• Query: like a where clause in an RDBMS but as an object. If the object are not passed to the parameter or the object has no field the find method will return all the collection inside this collection (See more about query operators: [Query operators]).
  • Projection: like a select fields where you choose the fields to select. If the object are not passed to the parameter or the object has no field the find method will return all the fields

Get all documents inside a collection

> db.test.find()
> db.test.find({})
> db.test.find({},{})

SQL equivalent

SELECT * from test;

Result

{ "_id" : ObjectId("5e2f446bf098cf25b5b434c6"), "name" : "something", "types" : [ "type1", "type2" ], "nbr" : 52, "created_date" : ISODate("2017-10-10T00:00:00Z"), "metadata" : { "meta1" : "value1", "meta2" : "value2" } }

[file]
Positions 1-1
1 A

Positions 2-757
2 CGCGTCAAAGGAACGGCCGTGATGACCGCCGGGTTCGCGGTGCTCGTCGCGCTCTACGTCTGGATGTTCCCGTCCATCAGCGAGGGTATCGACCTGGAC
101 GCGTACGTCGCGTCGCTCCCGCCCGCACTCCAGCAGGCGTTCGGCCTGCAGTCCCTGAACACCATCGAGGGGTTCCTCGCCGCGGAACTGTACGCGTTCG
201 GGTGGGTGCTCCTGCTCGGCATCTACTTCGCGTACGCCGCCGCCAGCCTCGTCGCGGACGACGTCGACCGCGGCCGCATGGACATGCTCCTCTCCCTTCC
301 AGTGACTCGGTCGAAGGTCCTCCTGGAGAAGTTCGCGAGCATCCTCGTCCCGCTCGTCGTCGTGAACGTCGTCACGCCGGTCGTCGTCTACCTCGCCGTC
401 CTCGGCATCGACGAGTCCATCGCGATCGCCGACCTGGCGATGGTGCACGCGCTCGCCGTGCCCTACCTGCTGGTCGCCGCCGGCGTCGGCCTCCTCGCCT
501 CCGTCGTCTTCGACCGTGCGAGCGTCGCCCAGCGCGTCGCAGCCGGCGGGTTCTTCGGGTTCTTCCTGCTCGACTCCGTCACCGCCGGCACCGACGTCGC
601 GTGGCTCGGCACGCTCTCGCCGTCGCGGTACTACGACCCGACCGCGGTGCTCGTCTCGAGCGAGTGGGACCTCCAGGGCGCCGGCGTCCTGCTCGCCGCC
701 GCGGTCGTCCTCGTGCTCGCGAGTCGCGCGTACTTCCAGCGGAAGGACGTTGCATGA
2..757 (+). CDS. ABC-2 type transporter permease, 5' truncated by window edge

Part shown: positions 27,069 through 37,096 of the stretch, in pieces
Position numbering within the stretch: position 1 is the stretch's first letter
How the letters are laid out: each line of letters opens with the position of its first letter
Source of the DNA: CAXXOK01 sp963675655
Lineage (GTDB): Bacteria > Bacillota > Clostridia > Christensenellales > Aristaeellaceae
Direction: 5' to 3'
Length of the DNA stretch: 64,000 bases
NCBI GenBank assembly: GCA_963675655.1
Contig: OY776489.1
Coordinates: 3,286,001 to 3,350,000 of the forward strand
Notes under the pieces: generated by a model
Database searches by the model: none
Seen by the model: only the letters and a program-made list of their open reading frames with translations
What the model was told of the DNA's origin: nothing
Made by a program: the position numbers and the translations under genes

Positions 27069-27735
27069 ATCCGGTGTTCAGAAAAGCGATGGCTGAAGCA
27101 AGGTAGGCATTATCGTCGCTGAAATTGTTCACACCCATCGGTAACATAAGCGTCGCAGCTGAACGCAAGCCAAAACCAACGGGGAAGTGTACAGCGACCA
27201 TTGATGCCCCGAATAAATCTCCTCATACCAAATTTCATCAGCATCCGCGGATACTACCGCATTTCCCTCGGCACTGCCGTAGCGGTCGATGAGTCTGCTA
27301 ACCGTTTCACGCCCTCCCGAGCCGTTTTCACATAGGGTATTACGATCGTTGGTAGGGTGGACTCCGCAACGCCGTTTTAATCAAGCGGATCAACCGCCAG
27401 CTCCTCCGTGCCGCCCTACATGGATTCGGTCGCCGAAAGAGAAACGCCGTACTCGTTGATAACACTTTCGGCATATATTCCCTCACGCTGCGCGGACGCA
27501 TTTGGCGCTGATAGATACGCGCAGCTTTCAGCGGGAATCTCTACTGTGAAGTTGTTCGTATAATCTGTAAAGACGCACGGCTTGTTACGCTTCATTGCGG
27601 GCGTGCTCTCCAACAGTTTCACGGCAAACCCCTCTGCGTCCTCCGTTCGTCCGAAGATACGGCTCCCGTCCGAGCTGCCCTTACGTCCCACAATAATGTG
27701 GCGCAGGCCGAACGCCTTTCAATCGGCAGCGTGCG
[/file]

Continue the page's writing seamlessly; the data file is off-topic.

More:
{ "_id" : ObjectId("5e2f446bf098cf25b5b434c7"), "name" : "something2", "types" : [ "type1", "type2" ], "other_field" : "field not on the other object", "created_date" : ISODate("2017-10-10T00:00:00Z"), "metadata" : { "meta5" : "value1", "meta6" : "value2" } }

Adding The Query or the Where equivalent clause in Find

In this table we'll list some of the basics where operations in MongoDB. how to write them and what is the equivalent in the SQL.

Operation MongoDB find SQL
Equality {field_name: "something"} where field_name="something"
Not equal {field_name: {$ne: "something"}} where field_name!="something"
Less than or equal {field_name: {$lte: 30}} where field_name<=30
Greater than or equal {field_name: {$gte: 30}} where field_name>=30
Less than {field_name: {$lt: 30}} where field_name<30